We have a set of novelty glasses in our house on which are etched the Italian words “Ottimista” and “Pessimista”; the glasses are split across the middle by a line, with the first above the line, the second below it. These are truly “glass half-full” glasses.
It turns out that whether you are optimistic or pessimistic about communication and information technology might also describe you in another way. A recent article in the New York Times talks about how new information technologies are viewed over time, from writing itself to the printing press to the handheld calculator to Twitter. In the article, futurist Paul Saffo (why do futurists always have cool names?) is quoted as saying he can divide the technology world into two kinds of people: engineers and natural scientists.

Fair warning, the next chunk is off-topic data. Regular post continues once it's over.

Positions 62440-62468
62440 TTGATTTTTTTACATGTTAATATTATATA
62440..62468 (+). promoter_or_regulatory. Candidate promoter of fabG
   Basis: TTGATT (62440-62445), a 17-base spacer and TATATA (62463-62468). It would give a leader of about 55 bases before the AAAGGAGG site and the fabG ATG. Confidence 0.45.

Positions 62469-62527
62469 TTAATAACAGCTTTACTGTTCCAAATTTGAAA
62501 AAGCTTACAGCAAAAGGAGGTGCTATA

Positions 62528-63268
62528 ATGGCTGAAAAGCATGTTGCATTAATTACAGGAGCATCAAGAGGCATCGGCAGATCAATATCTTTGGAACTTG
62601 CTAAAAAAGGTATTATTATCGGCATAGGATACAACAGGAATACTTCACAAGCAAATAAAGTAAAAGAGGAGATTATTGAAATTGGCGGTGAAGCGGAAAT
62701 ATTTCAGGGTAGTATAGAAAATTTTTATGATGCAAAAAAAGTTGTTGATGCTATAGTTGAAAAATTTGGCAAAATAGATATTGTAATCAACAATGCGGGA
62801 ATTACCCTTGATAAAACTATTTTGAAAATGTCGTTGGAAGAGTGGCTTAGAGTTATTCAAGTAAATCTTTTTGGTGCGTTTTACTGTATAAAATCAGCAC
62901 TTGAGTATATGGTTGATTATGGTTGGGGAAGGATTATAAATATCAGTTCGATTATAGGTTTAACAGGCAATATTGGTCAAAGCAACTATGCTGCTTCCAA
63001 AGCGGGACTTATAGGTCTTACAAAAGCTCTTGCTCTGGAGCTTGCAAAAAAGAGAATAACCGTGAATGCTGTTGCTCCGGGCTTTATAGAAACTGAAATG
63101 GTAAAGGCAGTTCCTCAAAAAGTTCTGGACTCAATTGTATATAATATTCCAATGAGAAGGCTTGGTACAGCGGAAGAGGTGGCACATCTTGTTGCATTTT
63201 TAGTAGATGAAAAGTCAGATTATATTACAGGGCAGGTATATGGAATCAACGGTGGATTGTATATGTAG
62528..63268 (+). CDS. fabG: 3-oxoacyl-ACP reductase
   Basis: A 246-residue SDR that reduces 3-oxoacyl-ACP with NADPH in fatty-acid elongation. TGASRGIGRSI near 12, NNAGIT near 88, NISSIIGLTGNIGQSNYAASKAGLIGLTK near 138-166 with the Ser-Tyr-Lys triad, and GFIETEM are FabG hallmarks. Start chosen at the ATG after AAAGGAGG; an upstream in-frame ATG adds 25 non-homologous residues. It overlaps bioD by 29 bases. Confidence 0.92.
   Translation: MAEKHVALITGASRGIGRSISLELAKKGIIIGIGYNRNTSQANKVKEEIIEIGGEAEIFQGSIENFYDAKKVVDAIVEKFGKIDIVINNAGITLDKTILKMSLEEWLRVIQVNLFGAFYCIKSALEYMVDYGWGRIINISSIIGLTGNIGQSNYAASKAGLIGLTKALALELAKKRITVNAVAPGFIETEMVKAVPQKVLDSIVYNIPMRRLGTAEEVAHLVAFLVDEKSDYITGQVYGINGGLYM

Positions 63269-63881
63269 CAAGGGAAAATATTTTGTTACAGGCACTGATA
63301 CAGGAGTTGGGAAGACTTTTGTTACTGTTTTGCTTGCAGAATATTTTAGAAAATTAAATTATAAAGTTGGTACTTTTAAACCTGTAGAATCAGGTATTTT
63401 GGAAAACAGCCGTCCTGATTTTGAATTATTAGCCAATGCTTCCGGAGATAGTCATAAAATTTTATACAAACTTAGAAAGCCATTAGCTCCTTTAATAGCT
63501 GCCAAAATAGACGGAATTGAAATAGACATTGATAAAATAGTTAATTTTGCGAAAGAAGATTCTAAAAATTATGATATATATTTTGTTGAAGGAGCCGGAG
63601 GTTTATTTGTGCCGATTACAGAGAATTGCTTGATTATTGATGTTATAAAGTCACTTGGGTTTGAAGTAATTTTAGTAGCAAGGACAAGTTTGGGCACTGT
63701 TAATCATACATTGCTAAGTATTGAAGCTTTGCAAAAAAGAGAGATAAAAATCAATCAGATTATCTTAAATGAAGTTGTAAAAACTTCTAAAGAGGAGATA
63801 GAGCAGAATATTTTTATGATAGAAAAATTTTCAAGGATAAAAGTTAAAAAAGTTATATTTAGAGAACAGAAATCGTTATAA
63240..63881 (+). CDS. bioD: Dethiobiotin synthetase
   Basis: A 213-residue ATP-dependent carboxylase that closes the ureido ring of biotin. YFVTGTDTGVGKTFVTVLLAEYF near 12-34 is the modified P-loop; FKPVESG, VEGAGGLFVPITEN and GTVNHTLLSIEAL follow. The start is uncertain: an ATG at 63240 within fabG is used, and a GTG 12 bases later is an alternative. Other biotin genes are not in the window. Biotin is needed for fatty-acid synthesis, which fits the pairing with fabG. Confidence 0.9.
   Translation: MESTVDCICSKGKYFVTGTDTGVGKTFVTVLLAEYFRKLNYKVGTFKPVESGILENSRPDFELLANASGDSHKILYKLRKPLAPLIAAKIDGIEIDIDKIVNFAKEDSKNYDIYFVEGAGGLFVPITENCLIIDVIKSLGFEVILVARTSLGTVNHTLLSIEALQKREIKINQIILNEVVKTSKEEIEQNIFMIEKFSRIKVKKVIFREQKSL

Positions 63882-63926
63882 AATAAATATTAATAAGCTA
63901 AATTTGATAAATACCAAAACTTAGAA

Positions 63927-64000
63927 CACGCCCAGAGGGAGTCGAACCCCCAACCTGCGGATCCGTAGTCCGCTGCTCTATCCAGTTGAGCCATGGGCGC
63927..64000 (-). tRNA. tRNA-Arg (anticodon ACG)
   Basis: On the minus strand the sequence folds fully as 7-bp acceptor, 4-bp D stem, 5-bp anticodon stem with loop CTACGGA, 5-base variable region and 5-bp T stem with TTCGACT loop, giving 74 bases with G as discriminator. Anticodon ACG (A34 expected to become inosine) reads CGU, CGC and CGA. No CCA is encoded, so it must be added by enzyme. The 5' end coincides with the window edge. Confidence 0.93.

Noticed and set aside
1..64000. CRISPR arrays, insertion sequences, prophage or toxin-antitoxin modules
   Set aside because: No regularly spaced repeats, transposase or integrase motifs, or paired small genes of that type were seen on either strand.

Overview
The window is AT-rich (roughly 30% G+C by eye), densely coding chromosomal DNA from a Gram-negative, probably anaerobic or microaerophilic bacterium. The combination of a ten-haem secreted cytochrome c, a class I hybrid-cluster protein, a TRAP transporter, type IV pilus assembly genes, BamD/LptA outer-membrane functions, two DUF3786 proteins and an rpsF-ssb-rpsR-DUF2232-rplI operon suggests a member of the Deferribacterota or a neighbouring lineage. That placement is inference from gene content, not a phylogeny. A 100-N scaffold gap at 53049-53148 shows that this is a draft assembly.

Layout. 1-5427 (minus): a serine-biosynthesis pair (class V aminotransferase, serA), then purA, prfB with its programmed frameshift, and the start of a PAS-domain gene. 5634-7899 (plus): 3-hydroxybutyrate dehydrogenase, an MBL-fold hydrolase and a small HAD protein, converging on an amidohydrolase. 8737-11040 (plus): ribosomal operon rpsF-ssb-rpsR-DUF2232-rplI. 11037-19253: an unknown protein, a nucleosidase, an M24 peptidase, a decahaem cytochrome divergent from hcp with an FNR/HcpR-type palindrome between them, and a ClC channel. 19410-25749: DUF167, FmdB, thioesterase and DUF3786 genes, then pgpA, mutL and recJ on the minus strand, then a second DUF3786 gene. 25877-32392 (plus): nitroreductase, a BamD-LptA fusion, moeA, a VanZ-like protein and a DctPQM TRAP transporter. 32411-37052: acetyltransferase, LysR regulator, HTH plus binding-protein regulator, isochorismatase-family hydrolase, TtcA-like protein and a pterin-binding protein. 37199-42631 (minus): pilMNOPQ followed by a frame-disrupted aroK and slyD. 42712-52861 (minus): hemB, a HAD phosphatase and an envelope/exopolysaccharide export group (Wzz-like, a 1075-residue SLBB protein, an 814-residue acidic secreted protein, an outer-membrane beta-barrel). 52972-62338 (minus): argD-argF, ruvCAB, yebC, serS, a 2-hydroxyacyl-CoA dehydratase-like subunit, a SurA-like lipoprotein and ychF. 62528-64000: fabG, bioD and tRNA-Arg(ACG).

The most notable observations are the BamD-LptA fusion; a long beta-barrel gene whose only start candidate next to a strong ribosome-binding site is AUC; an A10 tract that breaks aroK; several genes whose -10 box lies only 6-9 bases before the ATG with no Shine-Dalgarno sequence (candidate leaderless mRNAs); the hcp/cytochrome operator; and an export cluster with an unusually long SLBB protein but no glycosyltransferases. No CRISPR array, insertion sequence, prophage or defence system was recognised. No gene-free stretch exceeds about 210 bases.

. . . the world outlook of the engineer is by nature optimistic. Every problem can be solved if you have the right tools and enough time and you pose the correct questions. Other people, who can be just as scientific, see the natural order of the world in terms of entropy, decline and death.
(“There are two kinds of people in this world — those who divide the world into two kinds of people, and those who don’t.” — Robert Benchley)
The Times article does a nice job of illustrating how technologies save time and free our minds, but also fill the newly acquired time with new distractions and amusements. Armed with cell phones, email devices, and Google, we push aside mundane activities and fill the “found” time with entertainment and diversions. We are human. We’re a little nuts.
It would be interesting to profile our audiences as technophiles or technophobes, as optimists or pessimists, as engineers or natural scientists. I wonder if a meta-analysis of adoption rates between domains (IEEE comparing uptake of technologies with FASEB, for instance), would reveal differences.
Or are these people just spouting optimism?